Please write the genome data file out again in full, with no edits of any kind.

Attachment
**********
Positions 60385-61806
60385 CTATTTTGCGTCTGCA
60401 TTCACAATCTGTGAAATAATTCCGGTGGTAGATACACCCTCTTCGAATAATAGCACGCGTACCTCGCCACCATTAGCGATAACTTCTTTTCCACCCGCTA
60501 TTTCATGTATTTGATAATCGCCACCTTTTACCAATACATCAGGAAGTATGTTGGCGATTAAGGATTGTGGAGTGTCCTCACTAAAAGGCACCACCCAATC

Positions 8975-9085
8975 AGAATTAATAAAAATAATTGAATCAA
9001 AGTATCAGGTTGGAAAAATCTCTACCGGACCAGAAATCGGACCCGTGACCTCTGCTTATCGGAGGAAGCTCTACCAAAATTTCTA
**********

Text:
Positions 60385-61806
60385 CTATTTTGCGTCTGCA
60401 TTCACAATCTGTGAAATAATTCCGGTGGTAGATACACCCTCTTCGAATAATAGCACGCGTACCTCGCCACCATTAGCGATAACTTCTTTTCCACCCGCTA
60501 TTTCATGTATTTGATAATCGCCACCTTTTACCAATACATCAGGAAGTATGTTGGCGATTAAGGATTGTGGAGTGTCCTCACTAAAAGGCACCACCCAATC

Positions 8975-9085
8975 AGAATTAATAAAAATAATTGAATCAA
9001 AGTATCAGGTTGGAAAAATCTCTACCGGACCAGAAATCGGACCCGTGACCTCTGCTTATCGGAGGAAGCTCTACCAAAATTTCTA